The savings credit is an extra payment for people who have made modest provision for their retirement through an occupational or personal pension or savings. In April 2016, the savings credit was up to £14.82 a week for a single person and £17.43 a week for those living with a partner. Savings credit is being abolished with the introduction of the Single Tier Pension.

Whilst pension credit is targeted at low income households, there are surprisingly low levels of take up amongst those eligible for it. In 2013/14, only 61 to 64% of eligible pensioners were estimated to claim pension credit [13] . Based on 2009/10 data, take-up of the guarantee credit, paid to the poorest pensioners, was between 73% and 80%. [14]

Research suggests that the primary barrier to claiming is perceived ineligibility with perceived stigma as a secondary barrier [15] . However this is unlikely to have a negative impact on pensioners who wish to work. Claiming pension credit would help improve the wellbeing of low income pensioners who cannot work.

Pensioner couples can (nearly) reach the minimum income standard

Research on the minimum income standard for the UK by the Joseph Rowntree Foundation has indicated that a pensioner couple was £10 short of reaching Minimum Standard of Living ( MIS) in 2015 [16] . This figure is relatively low when compared against working age single people (£110 short), lone parents (£118 short) and couple parents (£197 short). There is no analysis provided on single pensioners.

The MIS is based on research into the items that members of the public think should be covered by a household budget in order to achieve a minimum socially acceptable standard of living. Inflation, increases in benefits, above inflation increases to NMW and increases in the personal tax allowance have all been considered when estimating the MIS budgets.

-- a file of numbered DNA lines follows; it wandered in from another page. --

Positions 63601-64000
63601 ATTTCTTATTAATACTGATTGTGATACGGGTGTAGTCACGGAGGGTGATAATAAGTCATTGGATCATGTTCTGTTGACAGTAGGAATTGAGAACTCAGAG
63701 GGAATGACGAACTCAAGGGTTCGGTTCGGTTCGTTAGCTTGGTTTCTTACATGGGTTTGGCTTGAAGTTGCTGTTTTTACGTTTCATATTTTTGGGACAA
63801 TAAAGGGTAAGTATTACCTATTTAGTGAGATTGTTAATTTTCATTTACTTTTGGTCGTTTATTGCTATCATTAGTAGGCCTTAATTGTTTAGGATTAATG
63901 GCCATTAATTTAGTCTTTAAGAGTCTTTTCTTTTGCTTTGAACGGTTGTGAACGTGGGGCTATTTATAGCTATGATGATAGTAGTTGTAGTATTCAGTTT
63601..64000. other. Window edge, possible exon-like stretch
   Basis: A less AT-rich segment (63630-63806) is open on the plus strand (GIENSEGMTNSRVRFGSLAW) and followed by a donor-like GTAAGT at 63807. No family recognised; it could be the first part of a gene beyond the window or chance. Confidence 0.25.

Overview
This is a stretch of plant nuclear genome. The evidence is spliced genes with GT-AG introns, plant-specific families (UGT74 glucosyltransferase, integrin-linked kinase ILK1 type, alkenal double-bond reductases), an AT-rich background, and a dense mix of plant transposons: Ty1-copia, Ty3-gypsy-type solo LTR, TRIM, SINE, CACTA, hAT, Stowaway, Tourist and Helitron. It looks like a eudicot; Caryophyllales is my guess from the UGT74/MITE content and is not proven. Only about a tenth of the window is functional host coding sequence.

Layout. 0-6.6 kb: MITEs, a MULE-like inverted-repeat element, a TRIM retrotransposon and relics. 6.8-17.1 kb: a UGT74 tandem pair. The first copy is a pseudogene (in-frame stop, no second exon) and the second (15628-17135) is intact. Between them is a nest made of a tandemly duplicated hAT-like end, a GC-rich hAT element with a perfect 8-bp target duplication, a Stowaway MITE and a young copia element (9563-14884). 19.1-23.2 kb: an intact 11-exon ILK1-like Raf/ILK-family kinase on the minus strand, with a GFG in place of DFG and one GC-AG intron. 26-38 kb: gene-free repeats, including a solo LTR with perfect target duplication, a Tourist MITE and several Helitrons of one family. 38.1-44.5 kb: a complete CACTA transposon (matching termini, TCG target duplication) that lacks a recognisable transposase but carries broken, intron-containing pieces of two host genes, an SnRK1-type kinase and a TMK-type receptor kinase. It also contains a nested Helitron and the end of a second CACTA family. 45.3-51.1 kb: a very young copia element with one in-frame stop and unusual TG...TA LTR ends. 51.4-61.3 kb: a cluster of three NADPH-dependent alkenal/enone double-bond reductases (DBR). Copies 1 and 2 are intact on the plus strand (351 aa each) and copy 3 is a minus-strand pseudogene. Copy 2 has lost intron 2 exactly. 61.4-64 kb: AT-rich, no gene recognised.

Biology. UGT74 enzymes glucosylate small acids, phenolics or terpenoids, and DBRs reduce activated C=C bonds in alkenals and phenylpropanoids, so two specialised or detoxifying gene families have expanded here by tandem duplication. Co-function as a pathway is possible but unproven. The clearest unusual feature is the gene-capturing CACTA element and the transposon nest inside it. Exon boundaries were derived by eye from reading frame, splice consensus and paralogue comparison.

In contrast to working-age households, couple pensioners are guaranteed an income almost equal to MIS under pension credit. A pensioner couple had income £11 above MIS in 2008. This has declined slightly in 2015 (£10 short) due to the safety net for pension credit rising in line with inflation (Consumer Prices Index) but MIS has risen faster in recent years.

Decrease in pensioner poverty over the last decade is steeper than in child and working age adult poverty

As illustrated in the following chart, over the last decade, the proportion of pensioners in Scotland in relative poverty Before Housing Costs ( BHC) has fallen 8 percentage points from 23% in 2002/03 to 15% in 2013/14. The fall in pensioner poverty over the last decade has been steeper than comparable falls for children and working age adults. However, in 2013/14 it remained unchanged from the previous year at 15%. Whilst relative poverty After Housing Costs ( AHC) [17] has followed a decreasing trend over the last decade, in 2013/14 it increased by one percentage point, compared with the previous year, to 12%. The respective figure for the UK is 14%. In 2013/14, there were 80,000 pensioners in Scotland living in material deprivation. This figure represents 9% of the pensioner population and has increased by one percentage point from the previous year.